Maria Hupfield: The One Who Keeps On Giving

The artist addresses the current reality of Canada's Indigenous people through objects activated by performances

By Bill Clarke

Maria Hupfield, The One Who Keeps On Giving, 2017 (installation view). Photo: Toni Hafkenscheid. Courtesy the Power Plant, Toronto

The Power Plant, Toronto, 28 January – 14 May 2017

Founded in the 1880s by Christian churches and the Federal government, Canada’s ‘residential school’ system was meant to assimilate the country’s Indigenous peoples into Euro-Canadian culture and encourage economic self-sufficiency. Instead, for over 100 years, Indigenous children were taken from their families and put into isolating and abusive environments where their culture was stripped from them. The last residential school closed in 1996, and while subsequent governments have issued apologies and negotiated reconciliation agreements, the sad fact remains that, as Canada marks its sesqui-centennial and positions itself internationally as a country that values multiculturalism, thousands of Indigenous people live in underresourced communities where high rates of poverty, mental illness and substance abuse are the norm.

Brooklyn-based Maria Hupfield is one of several Indigenous artists from Canada, including Kent Monkman, Rebecca Belmore and Krista Belle Stewart, whose work addresses this legacy of the residential schools and the current lived realities of Canada’s Indigenous peoples. But where these other artists confront, Hupfield lulls, and leaves her work more open to interpretation.

A display of charming objects – a cassette tape, a full-size canoe, sunglasses and a camera, all recreated by the artist out of felt – opens the exhibition. Hupfield employs these items during performances. The canoe appears in the video Jiimann (Canoe) (2015), filmed in a courtyard of Campo dei Gesuiti in Venice. Hupfield enters, dragging the cumbersome sculpture behind her. She removes her sneakers, rubs her bare feet and dons a pair of silky opera-length gloves before mooring the canoe to the courtyard’s fountain. She then has a drink before exiting, leaving her canoe, wine glass, gloves and shoes behind. The performance thus presents a kind of claim to this 860-year-old Catholic church by sailing into it (and leaving a mess), like the Europeans did the Americas.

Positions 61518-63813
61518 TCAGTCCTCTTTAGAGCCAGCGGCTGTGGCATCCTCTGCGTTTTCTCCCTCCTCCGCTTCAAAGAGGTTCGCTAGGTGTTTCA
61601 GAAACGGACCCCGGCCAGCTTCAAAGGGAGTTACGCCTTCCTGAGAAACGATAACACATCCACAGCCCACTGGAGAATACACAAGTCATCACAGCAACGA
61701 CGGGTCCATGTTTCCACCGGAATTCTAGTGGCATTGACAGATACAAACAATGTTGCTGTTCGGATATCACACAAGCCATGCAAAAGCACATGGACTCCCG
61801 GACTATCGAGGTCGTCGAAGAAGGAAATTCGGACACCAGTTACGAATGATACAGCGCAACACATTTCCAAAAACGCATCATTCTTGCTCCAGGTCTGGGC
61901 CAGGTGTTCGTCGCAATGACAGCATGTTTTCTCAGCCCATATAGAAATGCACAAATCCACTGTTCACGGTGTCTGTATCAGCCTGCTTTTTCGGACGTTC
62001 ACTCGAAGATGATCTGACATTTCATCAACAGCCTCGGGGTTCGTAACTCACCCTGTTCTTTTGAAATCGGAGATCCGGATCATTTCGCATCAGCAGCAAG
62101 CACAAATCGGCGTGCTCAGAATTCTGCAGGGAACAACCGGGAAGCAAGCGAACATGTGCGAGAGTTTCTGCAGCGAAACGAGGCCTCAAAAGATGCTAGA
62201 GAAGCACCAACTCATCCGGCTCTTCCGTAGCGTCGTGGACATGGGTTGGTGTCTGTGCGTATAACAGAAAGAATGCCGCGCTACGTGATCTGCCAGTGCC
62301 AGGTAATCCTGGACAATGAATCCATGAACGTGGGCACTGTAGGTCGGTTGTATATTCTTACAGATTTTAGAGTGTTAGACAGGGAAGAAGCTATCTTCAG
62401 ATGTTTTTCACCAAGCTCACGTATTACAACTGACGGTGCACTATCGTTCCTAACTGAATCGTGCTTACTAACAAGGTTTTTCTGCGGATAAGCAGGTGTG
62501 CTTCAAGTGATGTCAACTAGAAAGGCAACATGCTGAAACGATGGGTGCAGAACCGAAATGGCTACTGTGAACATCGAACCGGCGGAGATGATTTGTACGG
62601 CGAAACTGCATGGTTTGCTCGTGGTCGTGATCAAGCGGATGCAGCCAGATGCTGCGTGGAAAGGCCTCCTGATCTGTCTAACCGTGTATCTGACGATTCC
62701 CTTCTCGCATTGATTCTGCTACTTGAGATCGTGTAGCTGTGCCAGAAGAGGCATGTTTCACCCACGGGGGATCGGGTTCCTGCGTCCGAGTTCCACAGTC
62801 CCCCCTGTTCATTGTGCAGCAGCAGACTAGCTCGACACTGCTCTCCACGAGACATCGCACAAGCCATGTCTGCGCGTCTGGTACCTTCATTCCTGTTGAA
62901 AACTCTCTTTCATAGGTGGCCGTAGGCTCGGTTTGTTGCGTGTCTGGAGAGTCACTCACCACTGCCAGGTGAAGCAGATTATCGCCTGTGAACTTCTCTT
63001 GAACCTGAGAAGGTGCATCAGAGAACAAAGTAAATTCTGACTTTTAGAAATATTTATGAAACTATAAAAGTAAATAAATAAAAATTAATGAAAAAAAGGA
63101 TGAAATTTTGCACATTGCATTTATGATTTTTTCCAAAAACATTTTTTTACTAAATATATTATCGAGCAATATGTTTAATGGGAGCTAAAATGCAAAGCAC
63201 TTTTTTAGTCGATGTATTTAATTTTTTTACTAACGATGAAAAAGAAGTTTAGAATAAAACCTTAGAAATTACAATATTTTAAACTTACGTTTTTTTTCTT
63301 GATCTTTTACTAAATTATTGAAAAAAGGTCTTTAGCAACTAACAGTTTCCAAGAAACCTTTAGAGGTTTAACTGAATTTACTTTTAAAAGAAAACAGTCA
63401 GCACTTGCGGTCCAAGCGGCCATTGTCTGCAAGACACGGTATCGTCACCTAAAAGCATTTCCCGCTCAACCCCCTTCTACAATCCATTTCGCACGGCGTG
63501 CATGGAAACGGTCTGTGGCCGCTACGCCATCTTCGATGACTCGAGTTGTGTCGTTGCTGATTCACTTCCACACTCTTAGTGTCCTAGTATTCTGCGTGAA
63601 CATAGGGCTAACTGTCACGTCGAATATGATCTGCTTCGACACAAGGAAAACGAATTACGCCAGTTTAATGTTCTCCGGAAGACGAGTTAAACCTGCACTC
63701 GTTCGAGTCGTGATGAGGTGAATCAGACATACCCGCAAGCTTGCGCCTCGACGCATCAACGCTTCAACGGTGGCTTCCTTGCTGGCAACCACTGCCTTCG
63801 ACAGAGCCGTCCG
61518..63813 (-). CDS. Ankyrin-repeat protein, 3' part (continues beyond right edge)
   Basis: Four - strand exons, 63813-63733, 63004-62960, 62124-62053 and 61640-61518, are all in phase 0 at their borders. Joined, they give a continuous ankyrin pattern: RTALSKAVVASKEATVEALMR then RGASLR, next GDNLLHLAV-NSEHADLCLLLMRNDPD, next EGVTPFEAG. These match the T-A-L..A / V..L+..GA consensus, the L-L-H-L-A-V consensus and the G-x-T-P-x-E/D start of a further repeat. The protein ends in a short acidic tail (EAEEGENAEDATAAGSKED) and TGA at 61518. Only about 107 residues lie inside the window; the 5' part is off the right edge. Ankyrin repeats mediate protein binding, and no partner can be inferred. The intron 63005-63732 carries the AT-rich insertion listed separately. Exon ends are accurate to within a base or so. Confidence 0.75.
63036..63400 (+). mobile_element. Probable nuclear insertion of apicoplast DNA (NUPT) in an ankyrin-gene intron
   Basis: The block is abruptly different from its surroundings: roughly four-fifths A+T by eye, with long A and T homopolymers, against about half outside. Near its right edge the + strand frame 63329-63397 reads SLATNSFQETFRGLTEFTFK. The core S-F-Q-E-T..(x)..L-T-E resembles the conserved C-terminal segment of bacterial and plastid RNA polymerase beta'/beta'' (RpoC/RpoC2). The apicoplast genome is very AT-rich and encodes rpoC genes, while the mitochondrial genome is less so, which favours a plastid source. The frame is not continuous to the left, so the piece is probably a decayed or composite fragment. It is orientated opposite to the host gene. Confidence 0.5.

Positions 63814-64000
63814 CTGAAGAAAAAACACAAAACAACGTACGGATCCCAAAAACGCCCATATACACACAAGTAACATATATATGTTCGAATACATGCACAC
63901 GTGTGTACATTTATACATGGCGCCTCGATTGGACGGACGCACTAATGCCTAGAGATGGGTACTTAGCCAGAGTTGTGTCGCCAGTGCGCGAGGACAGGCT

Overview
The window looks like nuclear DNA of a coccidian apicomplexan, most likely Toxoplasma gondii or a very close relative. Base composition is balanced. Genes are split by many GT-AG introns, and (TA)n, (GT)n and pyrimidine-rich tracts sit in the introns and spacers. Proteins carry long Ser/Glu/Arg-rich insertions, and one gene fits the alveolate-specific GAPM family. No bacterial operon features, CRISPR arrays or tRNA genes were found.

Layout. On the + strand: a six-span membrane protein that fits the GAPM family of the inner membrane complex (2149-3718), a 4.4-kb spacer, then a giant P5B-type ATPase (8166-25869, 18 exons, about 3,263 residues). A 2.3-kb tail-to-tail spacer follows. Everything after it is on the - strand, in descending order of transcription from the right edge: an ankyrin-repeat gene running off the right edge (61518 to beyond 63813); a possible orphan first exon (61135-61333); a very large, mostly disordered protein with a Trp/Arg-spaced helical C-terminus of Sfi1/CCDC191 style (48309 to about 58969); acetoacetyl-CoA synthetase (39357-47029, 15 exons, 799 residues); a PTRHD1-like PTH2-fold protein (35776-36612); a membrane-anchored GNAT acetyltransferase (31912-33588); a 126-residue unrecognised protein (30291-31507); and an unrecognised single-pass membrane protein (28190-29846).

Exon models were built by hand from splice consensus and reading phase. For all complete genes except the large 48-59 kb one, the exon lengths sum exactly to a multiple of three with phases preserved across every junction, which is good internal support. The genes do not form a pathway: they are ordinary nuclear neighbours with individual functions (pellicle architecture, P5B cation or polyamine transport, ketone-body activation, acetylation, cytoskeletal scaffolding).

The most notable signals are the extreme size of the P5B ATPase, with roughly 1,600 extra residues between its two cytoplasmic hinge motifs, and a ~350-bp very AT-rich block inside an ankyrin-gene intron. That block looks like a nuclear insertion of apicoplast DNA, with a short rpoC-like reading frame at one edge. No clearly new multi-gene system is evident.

In It Is Never Just About Sustenance or Pleasure, produced for 2016’s Site Santa Fe, Hupfield hikes across a landscape of parched plants and small streams, carrying a backpack and wearing large felt boots and gloves. At the video’s end, Hupfield removes her protective gear and resumes her trek barefoot. Why she continues her journey with feet and hands unclad is left for viewers to ponder. Perhaps the artist is shedding the ‘civilising’ accoutrements that impede her from directly connecting with the natural world.

A new performance, commissioned by the Power Plant, gives the exhibition its title, which is also an English translation of Hupfield’s mother’s Anishinaabe name. The performance stems from a painting of the shores of Parry Sound in eastern Ontario, which was made by Hupfield’s mother in 1974. It is signed ‘Peggy Miller’, the anglicised version of Hupfield’s mother’s name. This raises the question: why didn’t she use her given name? The painting hangs alongside projections of two performances, the more affecting one occurring on a stage before an audience. Hupfield sits on the stage looking at the painting while her sister beats a handheld frame drum and sings a ‘women’s water song’ in her ‘mother tongue’. Her brother and a cousin, dressed in spangle-covered costumes, circle around them like birds. In Anishinaabe culture, birds – particularly the mythical Thunderbirds – were companions of Mother Earth, providing her with water when she was thirsty. The undulating cadence of this version of the song suggests the sound of rushing water. Though the performance could easily be taken as a call for the responsible management of natural resources, Hupfield, by surrounding herself with relatives, suggests that, while contemporary Indigenous art exhibitions in major institutions may raise awareness of traumatic histories, recovery from those traumas will remain a private, family affair. 

First published in the April 2017 issue of ArtReview